Assuming you have the base trailer already built, the next step is making it kayak-friendly. Your base now needs to be customized. This is where the real work comes into play. The good thing is the harbor freight trailer is designed to be customized.

To make the base trailer usable for kayaks, you’ll go through three building stages. The three components to building the rack are: attaching the deck, building the bottom rack, building the top rack. Let’s get started!

1. Attaching the Deck

  1. You’ll want to attach a solid deck on top of your trailer. This will help protect your kayaks from damage during transportation. It doesn’t have to be fancy, a half inch plywood board is sufficient.
  1. Now is a good time to install parts of kayak straps, as you can easily access the frame. There are existing holes on the back and side of the frames. Eye bolts and lock nuts will work perfectly to create kayak straps.
  1. Make sure your deck lays flat against the frame. Each corner of the frame has a hex bolt. Cut the corners of the deck to expose the hex bolt, ensuring your deck lays flat. Then, mount the deck to the frame.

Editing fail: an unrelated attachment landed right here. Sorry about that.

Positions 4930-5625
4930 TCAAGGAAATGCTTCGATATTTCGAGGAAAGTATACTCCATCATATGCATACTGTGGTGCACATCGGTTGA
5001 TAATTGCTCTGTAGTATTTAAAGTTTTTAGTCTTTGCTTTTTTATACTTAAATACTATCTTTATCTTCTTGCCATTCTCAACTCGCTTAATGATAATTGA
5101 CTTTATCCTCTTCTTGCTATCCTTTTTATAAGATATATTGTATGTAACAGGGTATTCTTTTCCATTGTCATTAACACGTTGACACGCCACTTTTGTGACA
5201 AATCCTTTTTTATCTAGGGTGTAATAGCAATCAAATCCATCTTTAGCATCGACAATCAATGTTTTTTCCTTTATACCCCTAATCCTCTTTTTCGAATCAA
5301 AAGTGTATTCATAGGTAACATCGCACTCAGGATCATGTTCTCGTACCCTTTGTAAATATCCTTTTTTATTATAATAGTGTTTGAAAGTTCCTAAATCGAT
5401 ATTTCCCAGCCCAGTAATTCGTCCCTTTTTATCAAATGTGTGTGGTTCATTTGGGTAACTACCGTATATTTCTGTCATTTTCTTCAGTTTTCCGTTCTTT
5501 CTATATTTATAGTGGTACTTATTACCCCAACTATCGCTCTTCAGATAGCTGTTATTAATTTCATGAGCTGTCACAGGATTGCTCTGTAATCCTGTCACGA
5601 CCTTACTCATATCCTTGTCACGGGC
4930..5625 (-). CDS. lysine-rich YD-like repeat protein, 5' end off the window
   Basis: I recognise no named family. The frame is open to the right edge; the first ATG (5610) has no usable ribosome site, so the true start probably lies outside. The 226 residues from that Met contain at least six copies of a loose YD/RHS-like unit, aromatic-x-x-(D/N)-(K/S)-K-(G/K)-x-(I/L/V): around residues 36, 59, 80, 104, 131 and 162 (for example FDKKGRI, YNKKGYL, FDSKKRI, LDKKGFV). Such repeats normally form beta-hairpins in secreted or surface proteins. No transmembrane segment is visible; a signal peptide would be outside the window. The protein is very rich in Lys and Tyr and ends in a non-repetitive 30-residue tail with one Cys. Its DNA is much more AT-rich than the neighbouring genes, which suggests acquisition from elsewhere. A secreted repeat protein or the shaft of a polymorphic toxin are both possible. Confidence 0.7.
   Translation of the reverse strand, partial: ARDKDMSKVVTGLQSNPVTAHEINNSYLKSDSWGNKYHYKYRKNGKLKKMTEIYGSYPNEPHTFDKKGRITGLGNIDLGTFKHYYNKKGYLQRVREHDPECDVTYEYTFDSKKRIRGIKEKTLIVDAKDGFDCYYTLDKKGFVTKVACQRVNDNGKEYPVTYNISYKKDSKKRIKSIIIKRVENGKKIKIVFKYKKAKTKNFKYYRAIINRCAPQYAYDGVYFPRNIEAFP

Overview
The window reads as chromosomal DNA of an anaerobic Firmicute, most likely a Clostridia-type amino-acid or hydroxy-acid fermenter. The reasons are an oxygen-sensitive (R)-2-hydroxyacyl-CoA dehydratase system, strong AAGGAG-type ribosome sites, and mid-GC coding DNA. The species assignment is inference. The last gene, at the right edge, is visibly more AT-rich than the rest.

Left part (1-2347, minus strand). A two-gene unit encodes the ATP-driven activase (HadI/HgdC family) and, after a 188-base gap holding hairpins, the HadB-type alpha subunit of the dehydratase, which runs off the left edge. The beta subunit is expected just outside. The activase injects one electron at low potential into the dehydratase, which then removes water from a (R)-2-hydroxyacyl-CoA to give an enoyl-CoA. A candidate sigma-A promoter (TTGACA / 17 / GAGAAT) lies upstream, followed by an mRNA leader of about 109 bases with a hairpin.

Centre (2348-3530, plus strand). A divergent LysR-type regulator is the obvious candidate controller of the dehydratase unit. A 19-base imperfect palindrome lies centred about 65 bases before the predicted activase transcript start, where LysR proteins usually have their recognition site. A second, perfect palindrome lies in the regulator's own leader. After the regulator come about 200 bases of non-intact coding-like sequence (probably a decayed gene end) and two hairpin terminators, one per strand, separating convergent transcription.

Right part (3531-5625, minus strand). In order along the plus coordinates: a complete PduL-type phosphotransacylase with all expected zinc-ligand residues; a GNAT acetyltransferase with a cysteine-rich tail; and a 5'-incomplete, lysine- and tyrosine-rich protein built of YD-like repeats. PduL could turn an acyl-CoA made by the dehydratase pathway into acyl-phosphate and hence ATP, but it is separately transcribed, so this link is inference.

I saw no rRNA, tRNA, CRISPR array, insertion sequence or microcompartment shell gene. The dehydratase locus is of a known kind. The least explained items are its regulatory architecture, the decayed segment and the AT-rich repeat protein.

1. On the front and back of the frame, you’ll find three sets of holes. These holes will bolt the three, eight-foot 2×4’s which will serve as support for the racks. Secure the 2×4’s with 2 ½ inches, 5/16 hex bolts with lock nuts. If you do this, your trailer is ready for the racks.

 

 

2. Building the Bottom Rack

 

You’re going to have to decide what you need in terms of carrying space. If you only have two kayaks, you’ll only need one rack. However, if you have four or five kayaks, you’ll need the upper rack as well. We’re going to show you how to build a rack for up to five kayaks.

  1. You’re going to lay two, 6 foot 2×4’s horizontal across the three support beams. These are the crossbars. Attach them to the three support beams – this will support the kayaks on the bottom rack. Secure them with L brackets and screws.

  2. Add a swimming pool noodle or pipe insulation over the two crossbars to protect your kayak from damage. To keep the piping insulation or swimming pool noodles in place, use zip strips and wrap them around each end of the crossbars.